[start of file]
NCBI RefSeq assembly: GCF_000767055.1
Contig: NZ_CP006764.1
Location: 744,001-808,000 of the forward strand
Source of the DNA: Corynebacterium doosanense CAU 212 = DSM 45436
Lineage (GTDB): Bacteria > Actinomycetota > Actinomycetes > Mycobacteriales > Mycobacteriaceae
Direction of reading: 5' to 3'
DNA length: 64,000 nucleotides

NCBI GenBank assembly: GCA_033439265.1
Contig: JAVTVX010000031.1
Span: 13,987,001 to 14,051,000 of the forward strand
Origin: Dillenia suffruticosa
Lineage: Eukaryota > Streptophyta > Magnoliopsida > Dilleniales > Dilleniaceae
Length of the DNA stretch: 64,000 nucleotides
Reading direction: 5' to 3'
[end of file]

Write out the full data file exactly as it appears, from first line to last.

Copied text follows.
NCBI RefSeq assembly: GCF_000767055.1
Contig: NZ_CP006764.1
Location: 744,001-808,000 of the forward strand
Source of the DNA: Corynebacterium doosanense CAU 212 = DSM 45436
Lineage (GTDB): Bacteria > Actinomycetota > Actinomycetes > Mycobacteriales > Mycobacteriaceae
Direction of reading: 5' to 3'
DNA length: 64,000 nucleotides

NCBI GenBank assembly: GCA_033439265.1
Contig: JAVTVX010000031.1
Span: 13,987,001 to 14,051,000 of the forward strand
Origin: Dillenia suffruticosa
Lineage: Eukaryota > Streptophyta > Magnoliopsida > Dilleniales > Dilleniaceae
Length of the DNA stretch: 64,000 nucleotides
Reading direction: 5' to 3'